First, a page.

Wednesday 12 May 2010

Intellectual property tax havens: where's best?

Another reader has asked this weblog, in general terms, which jurisdictions are regarded as the best tax havens for intellectual property portfolios. In particular, he wants to know, are there some countries which are good places in which to place some types of IP but not others?

If readers have any suggestions, can they post them as comments below.


Anne Fairpo said...

I'll leave most the caveats as to types of IP and location to the IP protection specialists but jurisdictions to think about include:

For royalties (patent/innovation box):
Luxembourg - the innovation box reduces tax on royalties from IP to around 6%, with some restrictions
Netherlands - similar reduction in tax on IP to Luxembourg, but rather more restricted in scope
Belgium - similar reduction in tax but on patents only
Ireland - 0% tax on royalties relating to patents where the R&D was done after 1 January 2008

Switzerland - pick your canton carefully to reduce the tax rate, but don't forget the federal rate of 8.25% isn't so negotiable.
Channel Islands/other beaches and chocolate locations - 0% tax achievable but beware the lack of tax treaties. The Channel Islands have better IP protection than the tropics, in general.

But - beware withholding tax:
If you are paid royalties by (eg) a company in the US, the royalties will have tax deducted at 30% on the gross amount of the royalties paid; UK companies are required to deduct tax at 20% on royalties. This withholding is intended to ensure that the royalties are taxed somewhere and is not repayable. There needs to be a tax treaty in place between the payer and payee country to reduce the rate of withholding tax (the UK/US treaty reduces withholding to 0% in almost all cases, for example).

Tax havens (the 0% countries) don't have tax treaties, so the full withholding will be payable - the EU countries generally have a reasonable range of tax treaties.

If you're expecting the return on the IP to be in the form of royalties, tax treaties are probably the key thing to think about - pick a jurisdiction that has good tax treaties with the locations you are expecting to receive royalties from.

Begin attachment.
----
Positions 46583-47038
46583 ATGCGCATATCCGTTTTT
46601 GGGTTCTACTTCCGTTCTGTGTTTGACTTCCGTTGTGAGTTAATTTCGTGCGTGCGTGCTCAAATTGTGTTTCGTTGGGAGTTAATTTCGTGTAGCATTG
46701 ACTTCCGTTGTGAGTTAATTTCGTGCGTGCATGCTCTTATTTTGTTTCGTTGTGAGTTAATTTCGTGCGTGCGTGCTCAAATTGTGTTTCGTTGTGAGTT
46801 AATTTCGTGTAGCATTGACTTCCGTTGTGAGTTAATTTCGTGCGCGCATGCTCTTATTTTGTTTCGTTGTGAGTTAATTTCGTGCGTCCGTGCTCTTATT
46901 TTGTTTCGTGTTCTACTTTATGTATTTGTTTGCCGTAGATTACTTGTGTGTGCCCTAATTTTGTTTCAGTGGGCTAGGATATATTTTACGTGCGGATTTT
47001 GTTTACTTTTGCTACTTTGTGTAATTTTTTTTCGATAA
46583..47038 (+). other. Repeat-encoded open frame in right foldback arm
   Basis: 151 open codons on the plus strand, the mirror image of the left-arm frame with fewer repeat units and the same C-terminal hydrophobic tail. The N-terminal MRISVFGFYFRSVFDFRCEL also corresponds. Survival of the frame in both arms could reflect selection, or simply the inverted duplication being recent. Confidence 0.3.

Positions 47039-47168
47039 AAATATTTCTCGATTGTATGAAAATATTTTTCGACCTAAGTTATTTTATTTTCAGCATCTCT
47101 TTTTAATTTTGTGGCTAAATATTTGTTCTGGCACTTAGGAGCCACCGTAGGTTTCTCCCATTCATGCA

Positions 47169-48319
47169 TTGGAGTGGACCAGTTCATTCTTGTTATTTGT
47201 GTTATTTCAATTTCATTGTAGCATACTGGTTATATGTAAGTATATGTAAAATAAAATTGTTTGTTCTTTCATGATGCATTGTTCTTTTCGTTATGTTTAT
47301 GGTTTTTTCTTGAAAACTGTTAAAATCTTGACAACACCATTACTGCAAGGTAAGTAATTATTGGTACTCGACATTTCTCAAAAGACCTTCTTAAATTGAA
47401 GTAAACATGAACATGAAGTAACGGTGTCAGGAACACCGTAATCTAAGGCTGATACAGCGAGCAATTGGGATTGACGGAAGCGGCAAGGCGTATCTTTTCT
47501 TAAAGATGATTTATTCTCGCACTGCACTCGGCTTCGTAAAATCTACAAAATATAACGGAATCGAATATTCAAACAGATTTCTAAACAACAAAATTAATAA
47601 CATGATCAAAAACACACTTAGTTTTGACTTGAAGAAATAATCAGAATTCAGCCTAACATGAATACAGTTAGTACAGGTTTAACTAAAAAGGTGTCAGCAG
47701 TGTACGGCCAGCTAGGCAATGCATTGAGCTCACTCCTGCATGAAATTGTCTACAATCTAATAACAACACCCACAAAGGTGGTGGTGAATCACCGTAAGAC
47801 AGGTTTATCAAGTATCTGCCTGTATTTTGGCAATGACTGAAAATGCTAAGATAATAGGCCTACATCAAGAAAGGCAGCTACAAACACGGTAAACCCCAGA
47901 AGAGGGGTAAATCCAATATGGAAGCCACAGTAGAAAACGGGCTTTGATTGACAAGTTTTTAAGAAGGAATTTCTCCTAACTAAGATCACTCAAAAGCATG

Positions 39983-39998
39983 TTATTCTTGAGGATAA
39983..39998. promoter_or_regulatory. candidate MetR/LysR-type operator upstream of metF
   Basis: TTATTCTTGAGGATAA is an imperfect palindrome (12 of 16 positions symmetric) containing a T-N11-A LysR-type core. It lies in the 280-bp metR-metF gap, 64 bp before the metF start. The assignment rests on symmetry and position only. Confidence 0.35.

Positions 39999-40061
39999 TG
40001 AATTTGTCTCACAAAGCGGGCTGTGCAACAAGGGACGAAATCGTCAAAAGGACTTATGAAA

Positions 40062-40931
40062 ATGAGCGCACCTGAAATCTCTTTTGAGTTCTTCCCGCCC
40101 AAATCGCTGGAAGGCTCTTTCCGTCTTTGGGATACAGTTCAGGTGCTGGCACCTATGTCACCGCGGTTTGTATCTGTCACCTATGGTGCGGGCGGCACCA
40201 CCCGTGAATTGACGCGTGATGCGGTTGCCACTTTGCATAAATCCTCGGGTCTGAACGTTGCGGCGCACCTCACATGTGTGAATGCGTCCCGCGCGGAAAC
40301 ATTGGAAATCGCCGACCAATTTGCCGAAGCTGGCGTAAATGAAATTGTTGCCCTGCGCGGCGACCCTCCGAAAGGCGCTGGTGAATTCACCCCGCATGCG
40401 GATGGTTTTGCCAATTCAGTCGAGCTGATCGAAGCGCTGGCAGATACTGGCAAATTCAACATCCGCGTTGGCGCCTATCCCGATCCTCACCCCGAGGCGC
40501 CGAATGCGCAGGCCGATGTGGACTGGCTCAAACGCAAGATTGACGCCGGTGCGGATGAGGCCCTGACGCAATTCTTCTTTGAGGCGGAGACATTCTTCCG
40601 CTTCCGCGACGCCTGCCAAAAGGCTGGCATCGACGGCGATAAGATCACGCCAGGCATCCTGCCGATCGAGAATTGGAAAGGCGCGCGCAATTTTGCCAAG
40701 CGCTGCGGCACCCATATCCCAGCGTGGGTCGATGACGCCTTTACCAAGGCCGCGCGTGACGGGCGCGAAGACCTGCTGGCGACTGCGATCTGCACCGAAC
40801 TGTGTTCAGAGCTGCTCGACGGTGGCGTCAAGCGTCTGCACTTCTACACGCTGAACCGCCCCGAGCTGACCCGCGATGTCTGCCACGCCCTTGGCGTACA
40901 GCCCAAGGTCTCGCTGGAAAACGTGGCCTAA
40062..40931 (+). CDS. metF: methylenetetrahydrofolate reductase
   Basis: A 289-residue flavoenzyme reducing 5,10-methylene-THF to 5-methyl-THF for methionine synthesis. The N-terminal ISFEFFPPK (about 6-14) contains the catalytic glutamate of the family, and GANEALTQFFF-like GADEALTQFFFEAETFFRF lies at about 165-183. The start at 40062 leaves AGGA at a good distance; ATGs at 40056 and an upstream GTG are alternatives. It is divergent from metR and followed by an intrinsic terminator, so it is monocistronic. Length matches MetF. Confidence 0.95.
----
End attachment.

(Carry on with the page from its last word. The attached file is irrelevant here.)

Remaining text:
If you are not expecting the return on the IP to be by way of royalties, consider what you will do if the IP is infringed and royalties are all you can settle for - and be aware that some countries may regard any payment for IP as a royalty for tax treaty purposes, even if it's a payment for the outright sale of the IP.

Finally, bear in mind that the tax authorities in the UK will usually scrutinise offshore IP holding structures rather closely. The arrangement will need to have substance in the offshore jurisdiction to ensure that UK tax is escaped, and that is not an inexpensive exercise.

Anonymous said...

This month's edition of Managing IP magazine has an article comparing the rules on IP and Tax in Belgium, Cayman Islands, Luxembourg, the Netherlands and Singapore. It is available here (I took out a free trial to read):

Anonymous said...

2 % effective tax rate on income from IP in Cyprus

A recent amendment to the tax law, in force since 06 July 2012, provides 80 % tax exemption on income from IP. The remaining 20 % of the income from IP are taxed at ordinary 10 % corporation tax, which results in an effective tax rate of 2 % on the income from Intellectual Property.
Intellectual Property includes: patents, brand names, software development, copyrights on music, visual productions (film, TV etc), book etc,.
Income from IP: income from the sales of IP or from license fees received for granting the right to use IP.
Depreciation of IP development costs or IP purchase costs is 20 % annually.

Stefan Nolte
Shanda Consult, Cyprus

Anonymous said...

TO: Anne Fairpo

Dear Anna,

You have written:
"For royalties (patent/innovation box):
Luxembourg - the innovation box reduces tax on royalties from IP to around 6%, with some restrictions"

But in some sources i found that: "Luxembourg does not levy witholding tax on royalties related to patents, trademarks and know-hows"

Is it true?

Looking forward for your kindly reply.

Thank you in advance

Pankaj said...

Royalty income in Malta is tax free along with no withholding taxes. Also there is a double taxation agreement ( DTA) with India which reduces the tax burden at home in case the money has to repatriated.

For more information, mail
(Govt. of Malta)